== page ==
Long before reaching the city, you will have seen the golden ramparts, reinforced with 99 bastions and dominated by the facade of the royal palace. The citadel of Jaisalmer emerges from the desert, like a mirage, seeming to float on a cloud of sand. Built in 1156, the fortress has been restored many times over the centuries as the Bhatti, Moguls from Delhi and Rathores from Jodhpur fought each other. It is one of the oldest forts in Rajasthan and was listed as a UNESCO World Heritage Site in 2013.
The city was founded by a raja of the Bhatti clan called Rao Jaisal. It quickly became an important caravan route between India and Persia. In the 14th century, the Bhatti seized a caravan from Delhi. In retaliation, the Sultan of Delhi Al ud-Din Khalji almost razed the city to the ground. The fort was rebuilt nearly a century later. In 1541, he was attacked by Emperor Humayun without succumbing. But the desire for Mughal domination eventually led to the surrender of the rawal, which offered one of his daughters in marriage to the emperor Akbar. The city remained under Mughal control until 1762 and was taken over by Maharawal Mulraj. He also signed a treaty with the British East India Company in 1812 to protect it. The rise of maritime trade and the port of Bombay during the Raj period caused the city's economic decline. The partition with Pakistan in 1947 and the closure of the border completed it definitively. In 1949, the princely city joined the Union of India. In 1993, the Jaisalmer region experienced a violent monsoon that destroyed or severely damaged nearly 250 historic buildings, including the Rani-ka-Mahal, the Queen's palace. From now on, Jaisalmer is experiencing a revival of activity with the development of mass tourism.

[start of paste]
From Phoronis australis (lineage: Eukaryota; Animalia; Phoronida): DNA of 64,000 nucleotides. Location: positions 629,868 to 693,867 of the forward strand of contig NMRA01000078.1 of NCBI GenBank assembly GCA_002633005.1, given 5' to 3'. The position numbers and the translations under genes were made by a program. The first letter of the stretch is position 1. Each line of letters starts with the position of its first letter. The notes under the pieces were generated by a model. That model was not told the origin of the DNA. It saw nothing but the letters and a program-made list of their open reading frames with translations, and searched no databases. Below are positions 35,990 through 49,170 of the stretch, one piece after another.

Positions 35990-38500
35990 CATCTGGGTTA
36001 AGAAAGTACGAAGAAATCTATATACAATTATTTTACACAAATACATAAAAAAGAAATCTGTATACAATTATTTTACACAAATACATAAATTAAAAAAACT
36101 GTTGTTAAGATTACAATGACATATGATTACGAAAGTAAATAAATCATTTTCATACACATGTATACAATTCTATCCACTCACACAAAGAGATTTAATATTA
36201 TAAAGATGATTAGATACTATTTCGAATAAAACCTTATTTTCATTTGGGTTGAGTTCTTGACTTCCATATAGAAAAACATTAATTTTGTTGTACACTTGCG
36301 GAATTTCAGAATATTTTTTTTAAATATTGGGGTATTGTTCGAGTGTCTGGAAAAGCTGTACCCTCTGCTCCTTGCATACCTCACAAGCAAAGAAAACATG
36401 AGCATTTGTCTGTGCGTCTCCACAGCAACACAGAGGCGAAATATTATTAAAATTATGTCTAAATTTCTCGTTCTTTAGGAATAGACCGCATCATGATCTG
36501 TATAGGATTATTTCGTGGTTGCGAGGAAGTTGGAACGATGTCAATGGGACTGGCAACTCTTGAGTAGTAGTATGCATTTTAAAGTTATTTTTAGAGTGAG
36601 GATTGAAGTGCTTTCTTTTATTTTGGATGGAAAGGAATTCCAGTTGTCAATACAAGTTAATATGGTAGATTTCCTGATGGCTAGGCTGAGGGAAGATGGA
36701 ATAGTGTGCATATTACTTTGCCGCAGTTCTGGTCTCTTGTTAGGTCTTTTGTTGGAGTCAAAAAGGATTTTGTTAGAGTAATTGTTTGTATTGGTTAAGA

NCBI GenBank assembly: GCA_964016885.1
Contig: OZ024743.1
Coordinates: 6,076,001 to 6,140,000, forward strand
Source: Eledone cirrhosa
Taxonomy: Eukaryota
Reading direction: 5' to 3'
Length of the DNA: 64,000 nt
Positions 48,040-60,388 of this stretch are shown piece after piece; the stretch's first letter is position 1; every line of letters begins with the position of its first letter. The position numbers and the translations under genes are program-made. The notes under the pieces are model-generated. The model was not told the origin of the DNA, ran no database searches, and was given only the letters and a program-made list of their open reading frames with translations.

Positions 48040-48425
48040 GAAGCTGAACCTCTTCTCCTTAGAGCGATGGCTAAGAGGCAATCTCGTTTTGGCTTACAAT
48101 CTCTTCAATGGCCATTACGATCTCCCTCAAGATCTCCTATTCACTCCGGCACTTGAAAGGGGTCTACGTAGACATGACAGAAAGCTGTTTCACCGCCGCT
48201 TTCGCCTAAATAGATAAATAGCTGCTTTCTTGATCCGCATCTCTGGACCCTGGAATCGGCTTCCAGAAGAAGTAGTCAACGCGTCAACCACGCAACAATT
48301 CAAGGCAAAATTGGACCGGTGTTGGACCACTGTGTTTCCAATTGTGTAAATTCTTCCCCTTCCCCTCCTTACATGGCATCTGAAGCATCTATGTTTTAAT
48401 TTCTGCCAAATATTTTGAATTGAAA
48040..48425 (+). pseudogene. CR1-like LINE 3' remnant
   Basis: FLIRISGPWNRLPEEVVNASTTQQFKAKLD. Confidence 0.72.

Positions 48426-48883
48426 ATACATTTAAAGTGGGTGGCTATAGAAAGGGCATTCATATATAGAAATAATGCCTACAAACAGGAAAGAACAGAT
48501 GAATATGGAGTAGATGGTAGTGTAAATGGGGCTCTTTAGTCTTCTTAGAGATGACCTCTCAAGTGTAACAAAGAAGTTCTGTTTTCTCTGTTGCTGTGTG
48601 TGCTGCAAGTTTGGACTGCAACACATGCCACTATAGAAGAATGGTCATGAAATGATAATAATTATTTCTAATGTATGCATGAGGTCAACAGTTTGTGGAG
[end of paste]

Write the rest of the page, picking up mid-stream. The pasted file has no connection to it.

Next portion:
Today, the fort still houses a population of about 3,000 people out of Jaisalmer's 65,400 inhabitants. It is a small city with its temples, finely carved facades, narrow streets, shops and palace. The fort was built on a natural sedimentary platform that dominates the plain at an altitude of 79 metres. It is 460 metres long and 230 metres wide. It has retained all its medieval charm and it is very pleasant to stroll through its alleys and ramparts, which are closed to traffic. Only a few motorcycles, cows and many tourists come to disturb the calm of this legendary city.
You will cross the double line of walls by a steep ramp guarded by four successive gates. Here you are in the square of Dashera Chowk where the famous jauhar (ritual collective suicide: rajput women sacrificed themselves following a military defeat so as not to be dishonoured) took place during enemy sieges. On the right, the facade of the palace has pretty jharokha (finely carved overhanging windows). Paved alleys follow the walls, which are sometimes 10 metres thick.
Plan a good half-day to explore the whole thing.
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